Theresa May is an ‘increased figure’ after week of Brexit chaos says former minister David Jones

June 15, 2018

A leadership challenge against Theresa May is “very unlikely” according to former Brexit minister David Jones.

Mr Jones, who was sacked by Mrs May in January’s Cabinet reshuffle, told Chopper’s Brexit Podcast the Prime Minister had come out from this week’s votes as “an increased figure”.
He said: “It is very unlikely – I don’t see any reason why there should be. The fact is we should all now be focused on getting the best deal for the country as we go through the Brexit process.
“We have only got nine months until we leave the European Union. We couldn’t afford a three month Conservative leadership process which is what that would amount to.”
Mr Jones said Dominic Grieve, the former Attorney General, was “very unwise” to have been caught meeting with anti-Brexit groups like Best for Britain.
Mr Jones said: “He has been at pains to say that he has not been trying to damage the Brexit process but frankly attending what appeared to be secret meetings in Europe house which used to be Conservative party headquarters is not doing him any favours and I think he will live to regret that.”
Also on Chopper’s Brexit Podcast, Tim Bentinck, who plays the lead role of David Archer on Radio 4’s The Archers, says that the long-running serial is scrupulously about not being biased in favour of Brexit.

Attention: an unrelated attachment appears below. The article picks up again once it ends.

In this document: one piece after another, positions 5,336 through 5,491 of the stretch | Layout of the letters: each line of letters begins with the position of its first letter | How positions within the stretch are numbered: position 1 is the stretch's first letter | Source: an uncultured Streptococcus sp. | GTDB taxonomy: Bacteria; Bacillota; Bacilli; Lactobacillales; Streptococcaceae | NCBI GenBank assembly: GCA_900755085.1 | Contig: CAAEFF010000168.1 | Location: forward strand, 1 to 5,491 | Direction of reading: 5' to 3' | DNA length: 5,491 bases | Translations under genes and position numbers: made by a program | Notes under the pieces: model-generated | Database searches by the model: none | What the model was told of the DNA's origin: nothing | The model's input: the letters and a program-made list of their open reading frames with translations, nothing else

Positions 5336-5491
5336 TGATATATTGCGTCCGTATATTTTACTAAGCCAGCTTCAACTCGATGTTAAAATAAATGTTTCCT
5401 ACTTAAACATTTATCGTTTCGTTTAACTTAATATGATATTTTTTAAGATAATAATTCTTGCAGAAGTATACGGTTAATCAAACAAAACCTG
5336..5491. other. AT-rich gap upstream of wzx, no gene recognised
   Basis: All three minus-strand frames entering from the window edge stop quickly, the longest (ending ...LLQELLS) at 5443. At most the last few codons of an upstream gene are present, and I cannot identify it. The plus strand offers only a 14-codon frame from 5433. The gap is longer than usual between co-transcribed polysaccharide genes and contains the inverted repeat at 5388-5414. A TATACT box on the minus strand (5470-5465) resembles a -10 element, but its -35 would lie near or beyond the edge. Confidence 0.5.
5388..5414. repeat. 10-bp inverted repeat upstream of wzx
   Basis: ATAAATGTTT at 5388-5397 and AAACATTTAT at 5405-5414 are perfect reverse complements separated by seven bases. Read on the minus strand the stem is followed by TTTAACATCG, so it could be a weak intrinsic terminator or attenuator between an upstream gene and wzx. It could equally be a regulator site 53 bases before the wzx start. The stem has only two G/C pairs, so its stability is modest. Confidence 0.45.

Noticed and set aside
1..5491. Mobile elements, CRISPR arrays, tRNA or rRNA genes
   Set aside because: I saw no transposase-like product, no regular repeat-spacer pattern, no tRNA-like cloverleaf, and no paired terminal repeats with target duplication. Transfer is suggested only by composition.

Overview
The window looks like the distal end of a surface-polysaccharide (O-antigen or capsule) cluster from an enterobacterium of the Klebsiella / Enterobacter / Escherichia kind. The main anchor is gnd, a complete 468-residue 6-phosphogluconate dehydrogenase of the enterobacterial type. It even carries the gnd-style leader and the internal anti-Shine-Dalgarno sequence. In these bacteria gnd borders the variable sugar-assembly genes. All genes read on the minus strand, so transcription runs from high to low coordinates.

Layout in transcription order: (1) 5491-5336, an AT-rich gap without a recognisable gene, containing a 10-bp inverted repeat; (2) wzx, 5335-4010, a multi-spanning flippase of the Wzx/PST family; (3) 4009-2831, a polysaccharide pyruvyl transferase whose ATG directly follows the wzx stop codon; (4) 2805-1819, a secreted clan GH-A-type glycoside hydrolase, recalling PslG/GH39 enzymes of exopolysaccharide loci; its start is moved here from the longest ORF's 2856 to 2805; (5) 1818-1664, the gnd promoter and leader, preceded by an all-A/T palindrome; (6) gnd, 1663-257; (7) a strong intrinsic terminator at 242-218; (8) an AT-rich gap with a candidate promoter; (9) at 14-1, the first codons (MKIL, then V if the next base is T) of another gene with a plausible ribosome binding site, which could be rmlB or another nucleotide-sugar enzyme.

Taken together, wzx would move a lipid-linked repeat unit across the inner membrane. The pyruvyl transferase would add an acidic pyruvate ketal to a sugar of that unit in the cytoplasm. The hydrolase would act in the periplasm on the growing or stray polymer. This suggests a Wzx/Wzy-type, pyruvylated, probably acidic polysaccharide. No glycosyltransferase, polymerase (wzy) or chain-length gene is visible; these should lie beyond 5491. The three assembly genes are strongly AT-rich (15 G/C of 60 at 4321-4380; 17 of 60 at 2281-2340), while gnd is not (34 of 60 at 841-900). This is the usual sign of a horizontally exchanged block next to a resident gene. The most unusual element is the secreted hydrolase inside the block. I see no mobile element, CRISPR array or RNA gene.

Bentinck said: “The Archers has always been apolitical. If they ever ever delve into politics you will find that one person will come up with one side of the argument, someone else will come up with the other side of the argument.
“That argument will be balanced and it will never be a resolution to that argument.”
Bentinck declined to say how the fictional characters voted in the referendum – but he suggested David Archer’s farming rival Brian Aldridge would have backed Leave.
He said: “Archers can’t be political – it really can't. Who knows what they actually voted in the referendum – but clearly Brian voted to leave didn’t he?”
Other guests are Tory MP Bob Seely, who has written a paper about Russia’s projection of its influence in the UK, Femi Oluwole , co-founder of Our Future, Our Choice on why the UK needs a second vote on the Brexit deal, and James Rothwell, the Telegraph’s Brexit Correspondent on the fate of Penka the cow.
Chopper’s Brexit Podcast is available here from 6am:

Archbishop of Canterbury plan for more taxes will hit living standards and push wage growth into reverse, says Treasury minister Robert Jenrick

June 8, 2018

Increasing taxes to fund a cash boost for hospitals could hit living standards and push wages’ growth into reverse, a Treasury minister Robert Jenrick has said in a rebuff to the Archbishop of Canterbury.

The Most Rev Justin Welby said Theresa May’s Government should find its “nerve” and "courage" to raise taxes to fund public services like the National Health Service.

There is a live debate in Whitehall over whether Mrs May should increase taxes to fund a £4billion cash injection for the NHS, ahead of the health service's 70th birthday next month. 

But Mr Jenrick warned against more tax rises, telling Chopper’s Brexit Podcast today that the tax burden was “relatively high by historic standards, approaching the highest it has been for 50 years”.

He said: “I would be concerned not to increase taxes too much because living standards matter to people in this country – real wages just tipping into the positive.

“This is a moment where you have to be careful not see that pushed that into reverse.

“We have worked very hard to reduce taxes particularly for working people and those on lower incomes and we have had success at that.